Yes, if you can continue to meet your regular payments to credit accounts (such as loans, credit cards and mortgages) and other accounts (such as rent, mobile phone, water and energy), then it’s important that you do so.
Remember, unless your credit provider has agreed to a payment holiday, missed payments can trigger financial penalties.
These are unprecedented times and many people are worried about the impact of COVID-19. If you are struggling to meet any payments (e.g. mortgage, rent, energy, mobile phone) contact your lenders and other providers as soon as possible. They will discuss all the ways they can support you during this time. This could include reducing your payments, pausing your payments for a brief period or increasing your credit limit.
You can also ask your credit providers for a payment holiday. Please remember that if you need a payment holiday on more than one of your credit accounts, you will need to contact each of your credit providers separately.
A payment holiday means you will not be required to make repayments for an agreed period of time. This is what the government referred to when it made the announcement on 17 March 2020 that UK mortgage lenders had agreed to offer a three-month mortgage payment holiday for those experiencing personal financial difficulties as a result of COVID-19.
It’s not uncommon for lenders to allow payment holidays in exceptional circumstances outside the customer’s control, like the current pandemic. This must be agreed with your credit provider. Your lender may also refer to a payment holiday as an emergency payment freeze.
It is important to remember: you will still owe the amounts that you haven’t repaid during your payment holiday. These will have to be repaid at a later date. Your credit provider will be able to explain to you all the details and how this will work.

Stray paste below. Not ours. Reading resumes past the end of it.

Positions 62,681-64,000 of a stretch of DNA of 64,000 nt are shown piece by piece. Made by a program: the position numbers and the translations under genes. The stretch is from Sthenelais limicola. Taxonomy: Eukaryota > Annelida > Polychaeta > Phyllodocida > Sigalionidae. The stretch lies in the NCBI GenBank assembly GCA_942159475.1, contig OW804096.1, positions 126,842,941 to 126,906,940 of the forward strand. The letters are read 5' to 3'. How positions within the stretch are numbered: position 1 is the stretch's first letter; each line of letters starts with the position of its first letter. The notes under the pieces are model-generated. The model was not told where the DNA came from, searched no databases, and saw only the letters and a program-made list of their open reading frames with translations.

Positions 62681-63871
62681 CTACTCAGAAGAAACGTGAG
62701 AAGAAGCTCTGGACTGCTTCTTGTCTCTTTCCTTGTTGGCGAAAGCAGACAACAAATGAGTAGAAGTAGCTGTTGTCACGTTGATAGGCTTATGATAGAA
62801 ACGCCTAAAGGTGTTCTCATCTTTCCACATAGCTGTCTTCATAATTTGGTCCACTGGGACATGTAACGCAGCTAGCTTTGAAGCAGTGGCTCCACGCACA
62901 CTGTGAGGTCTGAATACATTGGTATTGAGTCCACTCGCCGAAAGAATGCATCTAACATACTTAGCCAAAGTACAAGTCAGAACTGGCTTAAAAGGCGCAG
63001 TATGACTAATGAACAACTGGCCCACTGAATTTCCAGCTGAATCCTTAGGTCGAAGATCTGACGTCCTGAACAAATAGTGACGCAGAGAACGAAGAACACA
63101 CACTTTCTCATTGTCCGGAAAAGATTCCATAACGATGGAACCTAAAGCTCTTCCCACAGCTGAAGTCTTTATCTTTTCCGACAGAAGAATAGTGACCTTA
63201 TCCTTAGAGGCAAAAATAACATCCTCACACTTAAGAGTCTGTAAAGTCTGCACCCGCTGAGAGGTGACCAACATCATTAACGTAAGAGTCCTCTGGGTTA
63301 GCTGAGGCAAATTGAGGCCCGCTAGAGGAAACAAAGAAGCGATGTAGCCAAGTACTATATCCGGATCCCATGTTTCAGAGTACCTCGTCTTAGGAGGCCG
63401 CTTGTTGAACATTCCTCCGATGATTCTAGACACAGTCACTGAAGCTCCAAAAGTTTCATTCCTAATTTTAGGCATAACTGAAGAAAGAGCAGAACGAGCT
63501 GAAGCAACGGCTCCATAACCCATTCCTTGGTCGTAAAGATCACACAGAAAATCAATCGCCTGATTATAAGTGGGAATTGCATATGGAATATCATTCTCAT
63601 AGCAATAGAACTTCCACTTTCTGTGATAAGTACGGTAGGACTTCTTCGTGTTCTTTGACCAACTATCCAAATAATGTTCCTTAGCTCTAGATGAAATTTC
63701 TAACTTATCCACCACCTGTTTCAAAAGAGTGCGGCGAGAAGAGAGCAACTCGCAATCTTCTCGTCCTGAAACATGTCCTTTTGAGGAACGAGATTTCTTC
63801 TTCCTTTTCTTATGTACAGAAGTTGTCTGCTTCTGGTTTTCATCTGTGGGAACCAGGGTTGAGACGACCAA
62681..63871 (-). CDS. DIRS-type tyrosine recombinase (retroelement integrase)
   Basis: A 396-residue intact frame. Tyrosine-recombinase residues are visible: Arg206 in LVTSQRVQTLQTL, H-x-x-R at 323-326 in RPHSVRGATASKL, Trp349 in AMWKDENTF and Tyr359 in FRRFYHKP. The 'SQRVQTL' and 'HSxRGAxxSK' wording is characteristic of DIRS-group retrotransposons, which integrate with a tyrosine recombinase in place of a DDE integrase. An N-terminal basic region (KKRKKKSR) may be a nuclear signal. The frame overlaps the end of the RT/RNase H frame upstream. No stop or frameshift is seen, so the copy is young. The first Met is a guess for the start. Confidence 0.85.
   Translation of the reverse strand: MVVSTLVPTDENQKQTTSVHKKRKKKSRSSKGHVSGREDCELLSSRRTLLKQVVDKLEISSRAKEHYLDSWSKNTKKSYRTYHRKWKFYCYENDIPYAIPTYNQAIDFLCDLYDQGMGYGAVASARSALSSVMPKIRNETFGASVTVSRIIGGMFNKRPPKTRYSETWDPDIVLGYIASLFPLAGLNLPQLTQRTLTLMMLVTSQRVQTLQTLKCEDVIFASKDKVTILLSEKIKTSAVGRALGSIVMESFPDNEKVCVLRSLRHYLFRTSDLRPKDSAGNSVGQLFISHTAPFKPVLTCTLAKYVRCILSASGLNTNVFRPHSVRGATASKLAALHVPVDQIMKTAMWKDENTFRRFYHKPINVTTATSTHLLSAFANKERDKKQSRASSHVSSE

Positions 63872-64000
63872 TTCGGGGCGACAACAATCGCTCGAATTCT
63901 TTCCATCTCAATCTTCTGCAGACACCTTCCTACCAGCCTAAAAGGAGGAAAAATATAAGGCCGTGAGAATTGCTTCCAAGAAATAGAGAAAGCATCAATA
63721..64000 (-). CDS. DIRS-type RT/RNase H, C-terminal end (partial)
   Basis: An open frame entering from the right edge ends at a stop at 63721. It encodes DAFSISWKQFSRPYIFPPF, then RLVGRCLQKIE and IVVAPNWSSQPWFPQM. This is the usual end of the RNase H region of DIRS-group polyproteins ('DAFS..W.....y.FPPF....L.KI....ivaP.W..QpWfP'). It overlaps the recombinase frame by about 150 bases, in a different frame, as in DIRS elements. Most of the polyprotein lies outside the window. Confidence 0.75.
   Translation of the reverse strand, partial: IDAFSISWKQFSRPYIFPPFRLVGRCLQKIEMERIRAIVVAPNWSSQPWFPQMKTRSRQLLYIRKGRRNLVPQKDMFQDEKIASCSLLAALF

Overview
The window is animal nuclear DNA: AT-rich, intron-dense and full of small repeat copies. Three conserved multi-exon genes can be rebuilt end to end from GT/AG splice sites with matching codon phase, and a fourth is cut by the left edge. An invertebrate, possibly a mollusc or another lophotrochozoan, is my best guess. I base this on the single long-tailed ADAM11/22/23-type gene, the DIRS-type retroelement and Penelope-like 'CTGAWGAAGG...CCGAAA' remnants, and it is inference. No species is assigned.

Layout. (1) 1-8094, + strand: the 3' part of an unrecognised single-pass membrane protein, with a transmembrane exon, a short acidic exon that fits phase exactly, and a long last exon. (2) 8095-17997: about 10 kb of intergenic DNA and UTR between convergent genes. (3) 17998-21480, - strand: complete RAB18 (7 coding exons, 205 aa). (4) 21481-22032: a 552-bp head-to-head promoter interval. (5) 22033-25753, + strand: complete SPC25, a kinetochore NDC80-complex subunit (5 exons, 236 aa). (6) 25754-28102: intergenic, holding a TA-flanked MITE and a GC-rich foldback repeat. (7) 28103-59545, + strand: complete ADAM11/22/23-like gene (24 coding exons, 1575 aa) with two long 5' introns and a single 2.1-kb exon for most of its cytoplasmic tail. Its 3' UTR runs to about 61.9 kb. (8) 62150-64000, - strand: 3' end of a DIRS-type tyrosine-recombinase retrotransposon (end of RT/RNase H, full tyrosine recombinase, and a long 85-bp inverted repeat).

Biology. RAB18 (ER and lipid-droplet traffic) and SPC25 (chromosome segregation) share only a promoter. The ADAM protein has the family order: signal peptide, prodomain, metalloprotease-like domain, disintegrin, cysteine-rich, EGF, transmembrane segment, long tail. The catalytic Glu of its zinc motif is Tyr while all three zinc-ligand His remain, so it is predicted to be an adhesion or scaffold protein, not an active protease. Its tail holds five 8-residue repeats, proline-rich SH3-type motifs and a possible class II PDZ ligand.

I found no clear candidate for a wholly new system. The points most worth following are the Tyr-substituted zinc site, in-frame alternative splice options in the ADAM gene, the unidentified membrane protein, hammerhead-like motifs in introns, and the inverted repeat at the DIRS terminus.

This is another name being used for a payment holiday. Please see the previous question.
You must agree a payment holiday with your credit providers. Until you have done this, try to keep making regular payments as any unauthorised missed payments may appear as a late or missed payment on your credit report.
Banks, lenders and other providers have been understandably busy trying to help their customers at this difficult time. Some have recently updated their websites to allow customers to apply to pause their payments online, so check with your credit providers for the most up-to-date advice.
If you have any doubts or questions, contact your credit providers as soon as possible.
No. If you need a payment holiday on more than one of your credit accounts, you will need to contact each of your credit providers separately.
If you have multiple accounts (e.g. mortgages, loans and credit cards) with a single provider, check if the payment holiday will apply to them all.
This will be determined individually depending on the lender. Please speak to your credit providers directly to find out how they will manage your account after the payment holiday has come to an end.
You will need to speak to your credit provider to see how they can continue to support you.
No, the fact that you agreed a payment holiday with a bank or finance provider will not be recorded on your credit report.
People are naturally concerned about how a payment holiday might impact their credit score. If you agree to temporarily freeze your payments with your credit provider then your credit report will not show that you have missed any payments during the payment holiday period.
If you have concerns then please speak with your credit provider.
If you agree a payment holiday you should still regularly check your credit report. If you notice any missed payments on an account while a payment holiday (also known as a payment freeze) was in place, you should contact the credit provider first to discuss this.
If you need help with this, please let us know and we can contact them on your behalf. The easiest way to get in touch is by email to firstname.lastname@example.org, particularly as our phonelines are likely to be very busy during the pandemic.